Business Day is a great newspaper and a must-read for me every day. Strong on news, great on opinion and analysis – but boy, when is it going to move into the digital age?
More than three months ago, editor Peter Bruce announced the newspaper’s new online strategy. But nothing has changed: the website remains a mess. Still having Monday’s column by your editor as the headline piece on your opinion and analysis page on Friday is no good. And if you are going to blog, then the least you should do is post from time to time. After promising readers a daily blog, Bruce last posted on December 13, and some other staff writers seemed to have thrown in the towel after just one attempt. What’s more, there is no information about the writers on their blogs, and the blogs are in now way mainstreamed as part of the newspaper’s offering to readers. It is as if someone decided to tack on staff blogs, and then forgot about them. Shoddy.
The main news sections are updated, if at all, with Sapa copy. This is not good enough. I can find Sapa updates on any news website; if Business Day wants to hold my attention it has to offer more value. Add to that a useless search function (try, for example, to find the column in which Bruce announced the new web strategy, using the search function) and it becomes clear the Business Day is fast heading for irrelevance.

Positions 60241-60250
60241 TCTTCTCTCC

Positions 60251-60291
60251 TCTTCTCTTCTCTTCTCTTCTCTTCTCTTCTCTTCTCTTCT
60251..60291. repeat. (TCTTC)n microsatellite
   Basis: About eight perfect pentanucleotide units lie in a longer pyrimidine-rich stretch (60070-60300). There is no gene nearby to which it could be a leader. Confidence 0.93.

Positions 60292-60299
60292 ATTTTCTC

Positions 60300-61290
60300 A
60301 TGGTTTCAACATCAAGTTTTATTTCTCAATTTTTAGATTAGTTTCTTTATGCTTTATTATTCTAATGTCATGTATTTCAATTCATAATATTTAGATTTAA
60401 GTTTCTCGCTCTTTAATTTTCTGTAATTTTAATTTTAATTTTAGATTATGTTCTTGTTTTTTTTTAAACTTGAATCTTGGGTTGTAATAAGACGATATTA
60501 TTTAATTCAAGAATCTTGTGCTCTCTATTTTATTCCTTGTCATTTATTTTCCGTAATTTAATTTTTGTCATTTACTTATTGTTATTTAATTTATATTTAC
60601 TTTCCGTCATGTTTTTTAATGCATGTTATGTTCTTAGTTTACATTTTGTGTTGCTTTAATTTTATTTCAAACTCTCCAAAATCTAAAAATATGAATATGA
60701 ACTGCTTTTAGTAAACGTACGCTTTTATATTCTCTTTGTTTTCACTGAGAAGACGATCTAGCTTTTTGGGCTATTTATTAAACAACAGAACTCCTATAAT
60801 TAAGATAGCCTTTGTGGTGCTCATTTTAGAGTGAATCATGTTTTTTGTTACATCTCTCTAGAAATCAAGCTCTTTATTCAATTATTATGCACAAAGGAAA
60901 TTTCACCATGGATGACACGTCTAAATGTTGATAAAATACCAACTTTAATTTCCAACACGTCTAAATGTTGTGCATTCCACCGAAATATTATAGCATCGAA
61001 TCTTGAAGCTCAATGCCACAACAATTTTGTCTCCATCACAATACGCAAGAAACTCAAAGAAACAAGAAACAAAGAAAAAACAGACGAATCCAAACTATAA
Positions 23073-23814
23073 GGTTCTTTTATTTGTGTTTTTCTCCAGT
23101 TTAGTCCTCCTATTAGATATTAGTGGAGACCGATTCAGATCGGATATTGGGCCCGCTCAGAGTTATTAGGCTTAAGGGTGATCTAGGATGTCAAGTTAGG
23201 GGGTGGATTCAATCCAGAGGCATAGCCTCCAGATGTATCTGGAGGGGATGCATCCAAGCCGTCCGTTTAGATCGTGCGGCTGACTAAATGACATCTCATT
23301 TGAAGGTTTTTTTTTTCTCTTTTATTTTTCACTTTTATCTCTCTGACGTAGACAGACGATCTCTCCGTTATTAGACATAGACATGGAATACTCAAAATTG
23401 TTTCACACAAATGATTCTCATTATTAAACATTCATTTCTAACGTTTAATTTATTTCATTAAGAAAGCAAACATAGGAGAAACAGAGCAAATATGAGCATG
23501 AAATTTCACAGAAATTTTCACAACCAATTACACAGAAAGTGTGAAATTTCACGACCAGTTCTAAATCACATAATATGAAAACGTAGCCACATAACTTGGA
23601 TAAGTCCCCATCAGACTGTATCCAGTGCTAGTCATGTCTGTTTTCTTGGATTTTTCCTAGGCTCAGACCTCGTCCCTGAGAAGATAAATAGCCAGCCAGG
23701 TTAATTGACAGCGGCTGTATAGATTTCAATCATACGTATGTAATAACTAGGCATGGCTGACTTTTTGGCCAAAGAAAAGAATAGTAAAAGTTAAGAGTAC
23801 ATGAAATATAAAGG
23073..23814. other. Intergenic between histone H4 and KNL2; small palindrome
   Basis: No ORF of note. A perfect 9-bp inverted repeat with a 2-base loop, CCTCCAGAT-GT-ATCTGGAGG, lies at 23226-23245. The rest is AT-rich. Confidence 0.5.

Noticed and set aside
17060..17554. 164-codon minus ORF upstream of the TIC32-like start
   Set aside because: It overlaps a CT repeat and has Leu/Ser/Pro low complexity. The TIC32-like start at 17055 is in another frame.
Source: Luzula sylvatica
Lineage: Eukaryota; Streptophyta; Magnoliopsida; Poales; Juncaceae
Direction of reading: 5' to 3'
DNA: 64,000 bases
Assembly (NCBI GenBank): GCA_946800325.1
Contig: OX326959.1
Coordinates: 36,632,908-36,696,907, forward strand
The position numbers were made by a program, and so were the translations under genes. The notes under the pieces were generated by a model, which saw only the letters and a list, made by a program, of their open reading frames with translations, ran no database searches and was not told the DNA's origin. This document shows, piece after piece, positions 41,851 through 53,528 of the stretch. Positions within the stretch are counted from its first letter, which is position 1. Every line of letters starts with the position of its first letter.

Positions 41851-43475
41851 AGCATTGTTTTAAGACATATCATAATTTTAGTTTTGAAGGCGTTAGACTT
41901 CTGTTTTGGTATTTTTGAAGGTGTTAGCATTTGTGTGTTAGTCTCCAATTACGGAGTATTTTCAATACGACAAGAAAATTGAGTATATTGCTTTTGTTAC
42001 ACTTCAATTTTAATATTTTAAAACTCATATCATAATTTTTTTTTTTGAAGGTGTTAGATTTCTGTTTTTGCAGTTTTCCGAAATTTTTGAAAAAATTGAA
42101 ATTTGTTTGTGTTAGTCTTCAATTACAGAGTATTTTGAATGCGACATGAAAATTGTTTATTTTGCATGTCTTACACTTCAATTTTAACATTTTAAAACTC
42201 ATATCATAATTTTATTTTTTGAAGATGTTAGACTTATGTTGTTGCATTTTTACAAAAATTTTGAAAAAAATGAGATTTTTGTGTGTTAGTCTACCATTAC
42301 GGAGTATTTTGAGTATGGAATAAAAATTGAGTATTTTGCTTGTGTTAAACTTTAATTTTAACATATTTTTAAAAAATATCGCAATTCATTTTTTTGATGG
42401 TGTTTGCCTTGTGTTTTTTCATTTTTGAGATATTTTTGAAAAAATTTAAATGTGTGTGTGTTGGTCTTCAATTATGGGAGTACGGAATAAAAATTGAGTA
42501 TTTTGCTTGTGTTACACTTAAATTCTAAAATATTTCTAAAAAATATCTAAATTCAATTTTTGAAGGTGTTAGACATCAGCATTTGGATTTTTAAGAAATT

Bruce doesn’t see Business Day’s digital backwardness as a problem: “It doesn’t matter that we’re late on the internet thing,” he said on his blog announcing the paper’s digital intentions. “Our numbers are already big and most news sites do what other news sites do, one way or another, so catching up is easy. What matters, as in print, is content … Wait until Business Day’s writers and reporters climb onto this wagon.” Sure, but how long? The year is 2010.
Will the new focus on the web – if Business Day finally gets there – improve things? I fear not. Details of the strategy are sketchy, but one sentence in Bruce’s blog says it all: “We have finally assembled an independent team of specialists to run our website and, hooray, they report not to me but to management.”
That, with respect, is the craziest possible way to go about it. Experience and research throughout the world have shown that the only way to harness the resources of your existing newsroom to build a seamless news organisation that embraces print, online and mobile platforms (see, for example, Fin24.com), is to have one, integrated, operation from the word go. Otherwise your old print journalists simply decline to board the wagon. You can already see the evidence of this in Business Day’s staff blogs, which have petered out because there is no incentive for print writers to blog. By contrast, Fin24.com’s staff blog with abandon, adding value to their online and print stories. After scanning Business Day’s website in the morning, there is no reason for me to stay with it throughout the day. But I go back to Fin24.com again and again.
Yes, Mr Bruce, you have lots of devoted readers right now – but unless you do something very soon about your online strategy, you may find that it does matter to be late on the “internet thing”.